The overarching question imparting urgency to this exploration is: Can U.S.-Russian contention in cyberspace cause the two nuclear superpowers to stumble into war? In considering this question we were constantly reminded of recent comments by a prominent U.S. arms control expert: At least as dangerous as the risk of an actual cyberattack, he observed, is cyber operations’ “blurring of the line between peace and war.” Or, as Nye wrote, “in the cyber realm, the difference between a weapon and a non-weapon may come down to a single line of code, or simply the intent of a computer program’s user.”
Karoline Steinbacher is an associate of the Environment and Natural Resources Program; she was previously a Giorgio Ruffolo doctoral research fellow from September 2015 to August 2016 in the Energy Technology Innovation Policy research group. Karoline completed her Ph.D. in political sciences at Freie Universität Berlin in summer 2016. Her doctoral research focused on policy transfer from the German energy transition ("Energiewende") experience to Morocco, South Africa, and California.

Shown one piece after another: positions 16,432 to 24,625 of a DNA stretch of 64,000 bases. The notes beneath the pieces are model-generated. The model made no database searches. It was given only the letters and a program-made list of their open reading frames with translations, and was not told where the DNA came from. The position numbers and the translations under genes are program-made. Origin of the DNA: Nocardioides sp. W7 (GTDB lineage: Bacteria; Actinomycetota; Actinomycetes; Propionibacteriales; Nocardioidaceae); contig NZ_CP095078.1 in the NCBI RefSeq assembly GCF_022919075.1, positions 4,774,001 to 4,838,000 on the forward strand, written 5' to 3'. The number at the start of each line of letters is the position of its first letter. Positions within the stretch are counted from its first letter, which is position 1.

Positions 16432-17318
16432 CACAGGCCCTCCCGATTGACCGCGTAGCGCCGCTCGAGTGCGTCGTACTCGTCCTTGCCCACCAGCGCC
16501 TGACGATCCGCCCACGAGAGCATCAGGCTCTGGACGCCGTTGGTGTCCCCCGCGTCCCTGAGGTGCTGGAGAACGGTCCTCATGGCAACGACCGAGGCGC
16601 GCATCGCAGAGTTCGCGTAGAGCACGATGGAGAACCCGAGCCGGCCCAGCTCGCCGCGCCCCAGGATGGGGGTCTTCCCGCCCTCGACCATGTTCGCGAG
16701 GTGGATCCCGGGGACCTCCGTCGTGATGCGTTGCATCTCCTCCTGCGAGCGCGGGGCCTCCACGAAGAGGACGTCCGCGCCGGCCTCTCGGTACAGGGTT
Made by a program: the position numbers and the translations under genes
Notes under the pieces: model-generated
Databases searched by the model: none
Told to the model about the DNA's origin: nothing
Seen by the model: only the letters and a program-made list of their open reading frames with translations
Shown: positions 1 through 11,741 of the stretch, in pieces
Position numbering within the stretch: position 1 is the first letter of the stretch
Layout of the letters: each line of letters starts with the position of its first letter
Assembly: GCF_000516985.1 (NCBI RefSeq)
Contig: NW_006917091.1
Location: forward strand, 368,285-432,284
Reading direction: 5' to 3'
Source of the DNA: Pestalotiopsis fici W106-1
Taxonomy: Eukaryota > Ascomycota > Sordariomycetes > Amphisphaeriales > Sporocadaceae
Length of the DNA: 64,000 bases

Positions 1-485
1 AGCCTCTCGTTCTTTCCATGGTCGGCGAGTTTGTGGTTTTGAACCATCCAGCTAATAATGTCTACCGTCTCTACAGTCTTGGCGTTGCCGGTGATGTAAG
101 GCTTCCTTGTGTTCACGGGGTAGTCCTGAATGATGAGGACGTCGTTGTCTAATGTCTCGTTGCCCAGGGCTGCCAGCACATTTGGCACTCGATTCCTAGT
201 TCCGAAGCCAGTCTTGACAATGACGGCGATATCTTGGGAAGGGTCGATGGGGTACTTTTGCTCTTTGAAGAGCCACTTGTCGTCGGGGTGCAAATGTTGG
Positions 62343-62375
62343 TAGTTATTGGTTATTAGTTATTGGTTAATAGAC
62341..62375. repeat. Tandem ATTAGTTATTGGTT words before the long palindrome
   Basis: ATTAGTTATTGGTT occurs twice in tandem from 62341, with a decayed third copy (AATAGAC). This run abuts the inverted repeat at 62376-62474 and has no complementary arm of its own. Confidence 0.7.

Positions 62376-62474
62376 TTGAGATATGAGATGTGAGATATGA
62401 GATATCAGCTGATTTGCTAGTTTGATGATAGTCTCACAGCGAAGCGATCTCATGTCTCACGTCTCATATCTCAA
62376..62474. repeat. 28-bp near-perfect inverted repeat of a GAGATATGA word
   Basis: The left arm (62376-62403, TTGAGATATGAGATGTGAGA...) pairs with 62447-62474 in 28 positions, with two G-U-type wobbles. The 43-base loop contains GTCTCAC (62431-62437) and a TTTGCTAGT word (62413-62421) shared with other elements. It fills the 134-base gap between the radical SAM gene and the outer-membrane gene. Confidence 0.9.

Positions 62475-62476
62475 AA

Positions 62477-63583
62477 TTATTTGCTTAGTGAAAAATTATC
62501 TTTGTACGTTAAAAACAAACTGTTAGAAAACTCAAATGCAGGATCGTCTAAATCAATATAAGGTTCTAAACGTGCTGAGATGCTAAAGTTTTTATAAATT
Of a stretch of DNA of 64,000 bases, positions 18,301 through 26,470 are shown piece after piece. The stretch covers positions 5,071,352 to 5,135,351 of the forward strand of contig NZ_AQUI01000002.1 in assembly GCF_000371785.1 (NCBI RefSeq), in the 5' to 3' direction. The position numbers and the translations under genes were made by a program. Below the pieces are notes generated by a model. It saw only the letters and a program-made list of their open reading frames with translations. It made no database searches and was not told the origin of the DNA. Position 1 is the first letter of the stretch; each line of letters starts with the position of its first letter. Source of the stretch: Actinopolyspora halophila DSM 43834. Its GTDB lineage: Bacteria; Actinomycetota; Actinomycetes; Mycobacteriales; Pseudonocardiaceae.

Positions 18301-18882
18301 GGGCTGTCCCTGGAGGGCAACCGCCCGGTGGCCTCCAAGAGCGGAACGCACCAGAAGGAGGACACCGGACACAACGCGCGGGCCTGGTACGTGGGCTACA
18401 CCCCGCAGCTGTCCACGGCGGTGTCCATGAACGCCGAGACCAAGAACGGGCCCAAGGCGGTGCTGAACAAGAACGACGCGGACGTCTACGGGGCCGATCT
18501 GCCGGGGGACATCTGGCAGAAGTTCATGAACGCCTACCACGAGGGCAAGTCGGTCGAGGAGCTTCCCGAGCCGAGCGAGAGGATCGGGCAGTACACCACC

Karoline's broader research interests include renewable energy policy, energy transition pathways in developing and industrialized countries, policy instrument selection, and co-benefits and target conflicts of sustainable energy and climate policy.Last Updated: Jan 17, 2020, 9:35am